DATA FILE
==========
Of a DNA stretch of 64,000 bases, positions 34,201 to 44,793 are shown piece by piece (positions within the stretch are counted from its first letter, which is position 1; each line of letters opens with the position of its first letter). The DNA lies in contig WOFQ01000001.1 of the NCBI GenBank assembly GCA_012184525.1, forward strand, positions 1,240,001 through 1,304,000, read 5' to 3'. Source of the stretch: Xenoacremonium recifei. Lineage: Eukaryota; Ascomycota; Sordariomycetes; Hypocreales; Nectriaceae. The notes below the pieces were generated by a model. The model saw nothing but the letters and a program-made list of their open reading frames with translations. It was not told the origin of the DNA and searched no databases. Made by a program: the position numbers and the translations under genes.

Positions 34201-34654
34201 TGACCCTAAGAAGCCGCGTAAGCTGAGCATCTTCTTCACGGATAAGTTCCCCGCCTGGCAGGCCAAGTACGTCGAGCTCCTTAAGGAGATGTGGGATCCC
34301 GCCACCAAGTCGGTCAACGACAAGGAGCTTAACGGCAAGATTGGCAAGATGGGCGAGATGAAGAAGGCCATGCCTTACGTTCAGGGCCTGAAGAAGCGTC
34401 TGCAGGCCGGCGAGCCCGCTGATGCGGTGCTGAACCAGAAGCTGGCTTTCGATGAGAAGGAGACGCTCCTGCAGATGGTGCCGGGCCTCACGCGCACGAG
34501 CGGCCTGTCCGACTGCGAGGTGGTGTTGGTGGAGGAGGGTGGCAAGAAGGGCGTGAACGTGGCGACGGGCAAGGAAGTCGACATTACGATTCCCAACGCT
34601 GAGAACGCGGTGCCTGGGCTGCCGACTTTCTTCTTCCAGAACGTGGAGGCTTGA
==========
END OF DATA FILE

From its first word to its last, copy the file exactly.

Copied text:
Of a DNA stretch of 64,000 bases, positions 34,201 to 44,793 are shown piece by piece (positions within the stretch are counted from its first letter, which is position 1; each line of letters opens with the position of its first letter). The DNA lies in contig WOFQ01000001.1 of the NCBI GenBank assembly GCA_012184525.1, forward strand, positions 1,240,001 through 1,304,000, read 5' to 3'. Source of the stretch: Xenoacremonium recifei. Lineage: Eukaryota; Ascomycota; Sordariomycetes; Hypocreales; Nectriaceae. The notes below the pieces were generated by a model. The model saw nothing but the letters and a program-made list of their open reading frames with translations. It was not told the origin of the DNA and searched no databases. Made by a program: the position numbers and the translations under genes.

Positions 34201-34654
34201 TGACCCTAAGAAGCCGCGTAAGCTGAGCATCTTCTTCACGGATAAGTTCCCCGCCTGGCAGGCCAAGTACGTCGAGCTCCTTAAGGAGATGTGGGATCCC
34301 GCCACCAAGTCGGTCAACGACAAGGAGCTTAACGGCAAGATTGGCAAGATGGGCGAGATGAAGAAGGCCATGCCTTACGTTCAGGGCCTGAAGAAGCGTC
34401 TGCAGGCCGGCGAGCCCGCTGATGCGGTGCTGAACCAGAAGCTGGCTTTCGATGAGAAGGAGACGCTCCTGCAGATGGTGCCGGGCCTCACGCGCACGAG
34501 CGGCCTGTCCGACTGCGAGGTGGTGTTGGTGGAGGAGGGTGGCAAGAAGGGCGTGAACGTGGCGACGGGCAAGGAAGTCGACATTACGATTCCCAACGCT
34601 GAGAACGCGGTGCCTGGGCTGCCGACTTTCTTCTTCCAGAACGTGGAGGCTTGA